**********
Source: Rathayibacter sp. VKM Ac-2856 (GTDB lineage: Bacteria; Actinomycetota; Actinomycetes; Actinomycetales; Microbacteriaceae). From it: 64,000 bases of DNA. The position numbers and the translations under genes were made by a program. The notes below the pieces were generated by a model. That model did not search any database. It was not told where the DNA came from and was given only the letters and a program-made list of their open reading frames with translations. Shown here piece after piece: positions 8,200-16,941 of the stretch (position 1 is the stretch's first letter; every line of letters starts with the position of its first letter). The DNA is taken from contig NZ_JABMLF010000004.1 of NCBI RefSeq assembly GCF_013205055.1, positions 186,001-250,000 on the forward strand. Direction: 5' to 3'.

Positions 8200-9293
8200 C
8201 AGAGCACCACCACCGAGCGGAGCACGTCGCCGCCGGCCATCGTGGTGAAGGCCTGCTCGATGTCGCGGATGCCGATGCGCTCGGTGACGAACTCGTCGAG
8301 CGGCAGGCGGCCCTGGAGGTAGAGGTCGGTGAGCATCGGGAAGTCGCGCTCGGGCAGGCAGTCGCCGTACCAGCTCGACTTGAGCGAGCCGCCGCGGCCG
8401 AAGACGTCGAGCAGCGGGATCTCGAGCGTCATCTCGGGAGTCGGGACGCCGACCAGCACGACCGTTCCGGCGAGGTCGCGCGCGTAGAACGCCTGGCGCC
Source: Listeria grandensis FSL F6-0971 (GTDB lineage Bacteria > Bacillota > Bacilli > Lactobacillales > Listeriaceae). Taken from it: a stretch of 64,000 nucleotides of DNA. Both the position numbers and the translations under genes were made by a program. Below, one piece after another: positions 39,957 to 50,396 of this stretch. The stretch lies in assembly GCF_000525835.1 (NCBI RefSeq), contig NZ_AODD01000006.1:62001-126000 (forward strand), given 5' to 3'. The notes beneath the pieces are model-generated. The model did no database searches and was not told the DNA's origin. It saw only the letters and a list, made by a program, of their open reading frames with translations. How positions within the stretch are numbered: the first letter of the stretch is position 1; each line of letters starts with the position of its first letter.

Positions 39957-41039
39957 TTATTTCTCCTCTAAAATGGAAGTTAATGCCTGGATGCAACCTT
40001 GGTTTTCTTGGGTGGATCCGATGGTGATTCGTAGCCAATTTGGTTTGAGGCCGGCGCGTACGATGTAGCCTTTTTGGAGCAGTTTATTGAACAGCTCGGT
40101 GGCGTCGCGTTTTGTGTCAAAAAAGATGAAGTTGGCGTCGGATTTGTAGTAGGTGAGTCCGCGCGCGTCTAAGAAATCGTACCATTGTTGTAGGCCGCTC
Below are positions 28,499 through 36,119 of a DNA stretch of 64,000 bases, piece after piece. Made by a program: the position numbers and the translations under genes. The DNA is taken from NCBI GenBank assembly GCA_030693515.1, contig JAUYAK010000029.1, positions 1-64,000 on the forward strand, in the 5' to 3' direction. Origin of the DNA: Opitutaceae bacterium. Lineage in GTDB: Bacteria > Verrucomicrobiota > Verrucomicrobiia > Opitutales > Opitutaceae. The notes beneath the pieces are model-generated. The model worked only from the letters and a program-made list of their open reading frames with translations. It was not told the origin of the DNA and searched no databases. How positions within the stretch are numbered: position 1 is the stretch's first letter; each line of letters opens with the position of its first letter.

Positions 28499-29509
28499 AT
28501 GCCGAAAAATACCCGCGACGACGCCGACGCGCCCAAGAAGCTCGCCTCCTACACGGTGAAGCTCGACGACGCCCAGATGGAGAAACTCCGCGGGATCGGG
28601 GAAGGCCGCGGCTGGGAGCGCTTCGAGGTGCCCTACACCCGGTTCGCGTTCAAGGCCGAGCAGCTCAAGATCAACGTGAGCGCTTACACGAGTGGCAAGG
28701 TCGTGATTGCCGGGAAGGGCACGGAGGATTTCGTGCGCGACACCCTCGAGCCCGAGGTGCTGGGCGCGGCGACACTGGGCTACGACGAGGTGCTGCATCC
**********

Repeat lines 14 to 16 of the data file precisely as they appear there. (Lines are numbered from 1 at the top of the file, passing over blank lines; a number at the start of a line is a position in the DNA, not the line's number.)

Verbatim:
28499 AT
28501 GCCGAAAAATACCCGCGACGACGCCGACGCGCCCAAGAAGCTCGCCTCCTACACGGTGAAGCTCGACGACGCCCAGATGGAGAAACTCCGCGGGATCGGG
28601 GAAGGCCGCGGCTGGGAGCGCTTCGAGGTGCCCTACACCCGGTTCGCGTTCAAGGCCGAGCAGCTCAAGATCAACGTGAGCGCTTACACGAGTGGCAAGG